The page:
So we went for a drive and ended up in a ghost town.

Exploring Montana, August 22, 2014

Pintler Veterans’ Memorial Scenic Highway, Montana, August 22, 2014

It starred out pretty cloudy, with rain threatening.  We lucked out, though and had a pretty good day exploring without getting wet.

We came across a small cemetery in the Garnet Range.  There were only five buried in the Sand Park Cemetery, all hard-rock miners, between 1898 and 1914.  According to interpretive displays at the entrance to the cemetery, little is known of them other than their names and when they died.

Sand Park Cemetery near Garnet, Montana, August 22, 2014

A little further down the road was an old 1940s fire warden cabin and, off to the side, the remains of an 1890s stage stop cabin.

1940s fire warden cabin near Garnet, Montana, August 22, 2014

1890s stage stop cabin near Garnet, Montana, August 22, 2014

We were surprised to see a wood stove, firewood and some meager supplies in the fire warden cabin.  It looks like it’s set up as a short time emergency shelter.

1940s fire warden cabin near Garnet, Montana, August 22, 2014

1940s fire warden cabin near Garnet, Montana, August 22, 2014 1940s fire warden cabin near Garnet, Montana, August 22, 2014

A few more miles and we arrived at our destination, Garnet, Montana.

Mining started in the Garnet Range – named for a a semi-precious mineral found there –  in the early 1860s, but it wasn’t until the 1890s that significant mining came to the First Chance Creek area.  Between 1890 and 1895, 40 lode claims were filed in the First Chance Mining District.  In 1895, a ten-stamp mill was built in First Chance Gulch and the town of Mitchell was founded, later renamed Garnet.

Ghost town of Garnet, Montana, August 22, 2014

Road construction started that year eventually connected Garnet with Bearmouth and the Northern Pacific Railroad.

Ghost town of Garnet, Montana, August 22, 2014

Shortly after the stamp mill was finished, a small “boom” began when a rich vein of gold ore was discovered in the Nancy Hanks mine.  Miners poured into the small mountain town.  Four stores, four hotels, three livery stables, two barber shops, a union hall, a butcher shop, a candy shop, a doctor’s office, an assay office, many miners’ cabins, thirteen saloons and a school with 41 students soon graced the town.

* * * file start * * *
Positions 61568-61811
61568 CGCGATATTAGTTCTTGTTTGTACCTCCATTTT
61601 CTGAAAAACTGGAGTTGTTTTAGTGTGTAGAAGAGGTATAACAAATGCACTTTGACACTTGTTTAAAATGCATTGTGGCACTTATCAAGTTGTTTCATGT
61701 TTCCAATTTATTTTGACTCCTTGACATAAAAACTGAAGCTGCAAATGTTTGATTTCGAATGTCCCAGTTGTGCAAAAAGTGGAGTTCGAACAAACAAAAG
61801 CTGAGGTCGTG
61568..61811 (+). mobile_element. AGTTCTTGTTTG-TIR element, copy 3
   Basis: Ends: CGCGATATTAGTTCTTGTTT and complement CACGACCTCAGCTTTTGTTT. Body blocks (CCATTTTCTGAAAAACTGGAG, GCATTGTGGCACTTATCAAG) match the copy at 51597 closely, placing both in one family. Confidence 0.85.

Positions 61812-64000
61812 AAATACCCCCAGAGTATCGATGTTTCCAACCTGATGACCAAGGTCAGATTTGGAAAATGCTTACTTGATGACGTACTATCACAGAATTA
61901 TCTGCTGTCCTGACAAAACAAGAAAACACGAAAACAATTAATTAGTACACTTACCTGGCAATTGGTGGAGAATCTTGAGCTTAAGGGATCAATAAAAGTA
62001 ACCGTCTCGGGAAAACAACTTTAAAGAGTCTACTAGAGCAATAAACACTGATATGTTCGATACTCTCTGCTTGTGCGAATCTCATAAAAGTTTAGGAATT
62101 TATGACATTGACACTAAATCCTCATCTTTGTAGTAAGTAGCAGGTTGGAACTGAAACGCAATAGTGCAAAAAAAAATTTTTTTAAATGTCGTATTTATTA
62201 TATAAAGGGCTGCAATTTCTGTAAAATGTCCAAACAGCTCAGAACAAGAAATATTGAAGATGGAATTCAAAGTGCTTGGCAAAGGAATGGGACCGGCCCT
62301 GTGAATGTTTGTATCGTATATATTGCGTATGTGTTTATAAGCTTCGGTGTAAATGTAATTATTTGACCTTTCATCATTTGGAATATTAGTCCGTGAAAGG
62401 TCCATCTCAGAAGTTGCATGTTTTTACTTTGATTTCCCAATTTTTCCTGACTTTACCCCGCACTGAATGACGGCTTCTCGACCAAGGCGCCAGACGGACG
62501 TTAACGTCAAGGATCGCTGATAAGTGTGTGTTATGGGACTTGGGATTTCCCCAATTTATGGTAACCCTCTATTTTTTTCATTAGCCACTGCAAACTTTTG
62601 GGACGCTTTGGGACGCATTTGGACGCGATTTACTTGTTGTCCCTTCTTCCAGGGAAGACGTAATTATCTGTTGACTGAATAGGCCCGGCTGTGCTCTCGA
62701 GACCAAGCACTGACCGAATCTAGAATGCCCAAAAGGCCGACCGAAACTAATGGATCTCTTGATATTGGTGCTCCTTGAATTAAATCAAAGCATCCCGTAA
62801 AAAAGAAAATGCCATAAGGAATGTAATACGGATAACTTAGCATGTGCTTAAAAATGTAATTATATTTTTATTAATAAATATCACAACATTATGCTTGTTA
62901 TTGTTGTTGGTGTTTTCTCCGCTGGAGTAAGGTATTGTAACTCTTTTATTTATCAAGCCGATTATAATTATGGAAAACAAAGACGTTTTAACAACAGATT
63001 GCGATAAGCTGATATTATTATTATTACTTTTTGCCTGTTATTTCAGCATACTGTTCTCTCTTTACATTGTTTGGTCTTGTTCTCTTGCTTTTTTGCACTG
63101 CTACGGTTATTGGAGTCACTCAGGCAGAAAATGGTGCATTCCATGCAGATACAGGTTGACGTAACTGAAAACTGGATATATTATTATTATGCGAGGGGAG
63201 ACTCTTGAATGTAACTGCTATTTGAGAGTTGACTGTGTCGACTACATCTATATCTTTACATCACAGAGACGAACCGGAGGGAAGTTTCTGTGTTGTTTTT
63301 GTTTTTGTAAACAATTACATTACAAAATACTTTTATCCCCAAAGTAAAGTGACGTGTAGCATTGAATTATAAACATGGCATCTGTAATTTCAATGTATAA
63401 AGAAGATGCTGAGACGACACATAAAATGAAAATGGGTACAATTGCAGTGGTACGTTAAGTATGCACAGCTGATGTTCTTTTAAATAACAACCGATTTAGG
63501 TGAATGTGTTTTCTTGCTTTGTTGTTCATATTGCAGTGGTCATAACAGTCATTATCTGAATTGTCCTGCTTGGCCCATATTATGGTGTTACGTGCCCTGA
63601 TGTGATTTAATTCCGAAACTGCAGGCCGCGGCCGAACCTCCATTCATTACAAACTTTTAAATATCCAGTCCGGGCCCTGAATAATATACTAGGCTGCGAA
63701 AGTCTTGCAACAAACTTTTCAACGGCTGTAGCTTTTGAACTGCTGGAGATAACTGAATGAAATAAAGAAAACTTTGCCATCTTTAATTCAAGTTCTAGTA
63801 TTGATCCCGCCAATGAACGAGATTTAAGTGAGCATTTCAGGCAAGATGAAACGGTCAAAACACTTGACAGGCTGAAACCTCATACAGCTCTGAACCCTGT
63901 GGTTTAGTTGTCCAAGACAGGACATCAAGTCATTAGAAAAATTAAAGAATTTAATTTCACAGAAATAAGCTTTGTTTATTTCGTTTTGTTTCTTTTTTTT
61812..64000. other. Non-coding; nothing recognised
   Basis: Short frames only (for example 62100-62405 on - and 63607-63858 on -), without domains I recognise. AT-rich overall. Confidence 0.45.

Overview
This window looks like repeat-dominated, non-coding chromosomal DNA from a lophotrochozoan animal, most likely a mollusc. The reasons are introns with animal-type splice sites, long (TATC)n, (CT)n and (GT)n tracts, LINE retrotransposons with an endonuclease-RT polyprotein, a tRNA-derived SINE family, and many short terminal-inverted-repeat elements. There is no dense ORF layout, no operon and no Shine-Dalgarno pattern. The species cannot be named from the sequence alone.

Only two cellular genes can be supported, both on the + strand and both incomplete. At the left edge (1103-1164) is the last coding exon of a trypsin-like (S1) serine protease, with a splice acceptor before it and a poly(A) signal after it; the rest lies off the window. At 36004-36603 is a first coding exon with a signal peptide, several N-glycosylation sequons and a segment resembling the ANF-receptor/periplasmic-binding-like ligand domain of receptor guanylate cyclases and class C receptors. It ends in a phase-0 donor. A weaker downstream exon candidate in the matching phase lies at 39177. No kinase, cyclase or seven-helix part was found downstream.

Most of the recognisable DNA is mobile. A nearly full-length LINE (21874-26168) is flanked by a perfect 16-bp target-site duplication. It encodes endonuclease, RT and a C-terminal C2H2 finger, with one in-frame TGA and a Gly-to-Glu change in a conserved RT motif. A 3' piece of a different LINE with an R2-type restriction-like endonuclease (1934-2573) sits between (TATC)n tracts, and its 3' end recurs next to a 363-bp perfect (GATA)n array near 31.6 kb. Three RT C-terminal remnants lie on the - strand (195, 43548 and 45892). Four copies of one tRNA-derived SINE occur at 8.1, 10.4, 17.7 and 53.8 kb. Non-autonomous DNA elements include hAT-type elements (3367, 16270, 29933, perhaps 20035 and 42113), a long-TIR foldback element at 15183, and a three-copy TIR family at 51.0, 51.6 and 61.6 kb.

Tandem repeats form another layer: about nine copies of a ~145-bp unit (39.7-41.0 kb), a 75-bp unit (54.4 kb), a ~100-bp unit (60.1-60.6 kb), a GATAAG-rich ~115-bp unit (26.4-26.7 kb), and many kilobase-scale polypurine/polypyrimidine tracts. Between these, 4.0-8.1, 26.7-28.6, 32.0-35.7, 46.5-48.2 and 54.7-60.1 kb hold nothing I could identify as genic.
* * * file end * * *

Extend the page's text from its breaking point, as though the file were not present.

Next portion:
Ghost town of Garnet, Montana, August 22, 2014

Eager miners and entrepreneurs built quickly, with no planning, resulting in a haphazard village where most buildings stood on existing or future mining claims.  With the haste of boom-town construction, cabins and many of the commercial buildings had no foundations.

Ghost town of Garnet, Montana, August 22, 2014

The boom was short.  By 1900, most of the veins had played out.  Five years later, many of the mines had been abandoned and the town’s population dropped to about 150.  A fire in 1912 devastated the small business district and the US entry into World War I drew most of the remaining residents away to war-related jobs.  Cabins were abandoned with furnishings still intact, as though residents were gone on vacation.

Ghost town of Garnet, Montana, August 22, 2014

In 1934, gold prices were raised from $16 to $35 an ounce.  With the higher price of gold, and new extraction and refining technology, a new wave of miners moved into cabins and began reworking the mines and dumps.  The population, by 1936, had grown to 250 residents.  During this period, a number of new cabins were built.

Ghost town of Garnet, Montana, August 22, 2014

The onset of war in Europe drew the population away again.  Wartime restrictions on dynamite made mining almost impossible.  The post office closed for the last time in 1942.

Ghost town of Garnet, Montana, August 22, 2014

Souvenir hunters soon began stripping the town after the last hardy residents died or moved away.  More was taken than readily removed loose items.  Doors, stained glass, woodwork, and even an oak bannister and spindles from the Wells Hotel disappeared.

To protect what remained, the Bureau of Land Management and the Garnet Preservation Society secured title to properties with the goal of protecting, stabilizing, and eventually interpreting the historic site.  (Some property remains in private ownership.)